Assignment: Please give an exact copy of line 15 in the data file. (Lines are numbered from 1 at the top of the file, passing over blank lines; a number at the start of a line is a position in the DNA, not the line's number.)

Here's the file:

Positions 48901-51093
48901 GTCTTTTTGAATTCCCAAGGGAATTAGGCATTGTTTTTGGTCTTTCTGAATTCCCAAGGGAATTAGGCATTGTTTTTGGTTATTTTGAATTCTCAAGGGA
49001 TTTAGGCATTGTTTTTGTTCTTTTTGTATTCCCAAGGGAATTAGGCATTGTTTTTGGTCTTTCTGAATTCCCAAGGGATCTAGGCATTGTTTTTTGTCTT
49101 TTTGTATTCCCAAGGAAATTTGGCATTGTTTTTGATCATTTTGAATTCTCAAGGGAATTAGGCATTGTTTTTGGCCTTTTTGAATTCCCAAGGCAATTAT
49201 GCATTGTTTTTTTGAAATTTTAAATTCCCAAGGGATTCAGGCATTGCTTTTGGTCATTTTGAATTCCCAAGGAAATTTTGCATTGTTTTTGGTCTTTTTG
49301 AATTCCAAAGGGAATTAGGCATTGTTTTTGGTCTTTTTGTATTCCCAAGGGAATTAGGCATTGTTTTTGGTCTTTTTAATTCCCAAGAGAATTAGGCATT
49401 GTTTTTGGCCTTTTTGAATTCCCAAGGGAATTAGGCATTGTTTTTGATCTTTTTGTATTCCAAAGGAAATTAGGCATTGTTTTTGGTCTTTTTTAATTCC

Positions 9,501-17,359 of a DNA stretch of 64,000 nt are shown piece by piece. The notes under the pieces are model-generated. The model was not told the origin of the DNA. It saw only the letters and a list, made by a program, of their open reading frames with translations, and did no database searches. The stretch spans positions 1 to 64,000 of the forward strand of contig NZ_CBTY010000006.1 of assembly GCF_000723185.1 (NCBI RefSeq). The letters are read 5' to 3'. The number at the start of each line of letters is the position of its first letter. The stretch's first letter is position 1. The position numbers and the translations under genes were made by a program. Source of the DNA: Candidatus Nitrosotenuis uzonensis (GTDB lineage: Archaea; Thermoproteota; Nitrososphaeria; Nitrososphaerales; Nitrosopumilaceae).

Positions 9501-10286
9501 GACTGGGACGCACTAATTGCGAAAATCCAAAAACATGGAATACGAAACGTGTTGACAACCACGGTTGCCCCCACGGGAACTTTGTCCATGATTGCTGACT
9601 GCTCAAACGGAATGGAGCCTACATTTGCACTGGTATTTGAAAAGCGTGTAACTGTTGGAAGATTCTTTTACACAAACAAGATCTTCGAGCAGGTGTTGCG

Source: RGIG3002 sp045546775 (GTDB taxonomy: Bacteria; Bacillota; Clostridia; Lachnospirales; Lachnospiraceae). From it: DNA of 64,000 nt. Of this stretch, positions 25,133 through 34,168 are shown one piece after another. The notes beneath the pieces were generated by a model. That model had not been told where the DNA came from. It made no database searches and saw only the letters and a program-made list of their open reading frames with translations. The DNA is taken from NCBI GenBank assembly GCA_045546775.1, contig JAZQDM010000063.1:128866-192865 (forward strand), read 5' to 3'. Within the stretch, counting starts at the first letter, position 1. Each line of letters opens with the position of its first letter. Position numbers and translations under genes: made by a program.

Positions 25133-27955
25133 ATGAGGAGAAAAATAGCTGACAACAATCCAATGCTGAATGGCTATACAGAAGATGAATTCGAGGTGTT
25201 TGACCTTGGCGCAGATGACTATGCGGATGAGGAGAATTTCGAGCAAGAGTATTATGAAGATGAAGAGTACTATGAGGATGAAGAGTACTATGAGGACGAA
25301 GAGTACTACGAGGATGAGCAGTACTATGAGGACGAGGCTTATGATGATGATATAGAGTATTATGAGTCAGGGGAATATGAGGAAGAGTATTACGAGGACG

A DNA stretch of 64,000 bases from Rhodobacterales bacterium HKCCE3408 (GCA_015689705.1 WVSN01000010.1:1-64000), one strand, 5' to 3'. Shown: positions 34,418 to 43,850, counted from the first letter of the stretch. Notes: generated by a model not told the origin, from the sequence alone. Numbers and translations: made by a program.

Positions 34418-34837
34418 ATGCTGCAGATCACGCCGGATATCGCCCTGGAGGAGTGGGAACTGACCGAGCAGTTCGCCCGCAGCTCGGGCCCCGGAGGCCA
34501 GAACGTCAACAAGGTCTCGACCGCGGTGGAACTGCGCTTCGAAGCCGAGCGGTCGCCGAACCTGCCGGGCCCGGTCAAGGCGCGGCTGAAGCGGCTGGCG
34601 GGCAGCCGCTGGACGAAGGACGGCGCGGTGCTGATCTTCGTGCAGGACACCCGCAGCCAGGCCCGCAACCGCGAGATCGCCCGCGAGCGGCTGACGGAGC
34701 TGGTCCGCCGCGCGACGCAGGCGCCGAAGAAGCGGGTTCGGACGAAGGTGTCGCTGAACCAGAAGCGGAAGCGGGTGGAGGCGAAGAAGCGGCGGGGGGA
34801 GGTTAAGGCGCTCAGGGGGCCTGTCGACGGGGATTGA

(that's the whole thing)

25201 TGACCTTGGCGCAGATGACTATGCGGATGAGGAGAATTTCGAGCAAGAGTATTATGAAGATGAAGAGTACTATGAGGATGAAGAGTACTATGAGGACGAA